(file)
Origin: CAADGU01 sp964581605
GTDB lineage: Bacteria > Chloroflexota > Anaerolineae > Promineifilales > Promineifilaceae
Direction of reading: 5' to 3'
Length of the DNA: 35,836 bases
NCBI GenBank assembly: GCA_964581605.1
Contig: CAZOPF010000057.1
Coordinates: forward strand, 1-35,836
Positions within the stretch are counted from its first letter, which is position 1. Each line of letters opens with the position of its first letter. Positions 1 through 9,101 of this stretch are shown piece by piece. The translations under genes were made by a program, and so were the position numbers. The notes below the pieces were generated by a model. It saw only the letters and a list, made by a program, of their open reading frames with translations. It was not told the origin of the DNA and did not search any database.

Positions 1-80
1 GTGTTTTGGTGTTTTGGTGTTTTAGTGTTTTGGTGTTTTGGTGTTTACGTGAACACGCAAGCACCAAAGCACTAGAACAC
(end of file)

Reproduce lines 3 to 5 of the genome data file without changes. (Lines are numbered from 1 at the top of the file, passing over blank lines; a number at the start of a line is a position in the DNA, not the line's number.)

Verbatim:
Direction of reading: 5' to 3'
Length of the DNA: 35,836 bases
NCBI GenBank assembly: GCA_964581605.1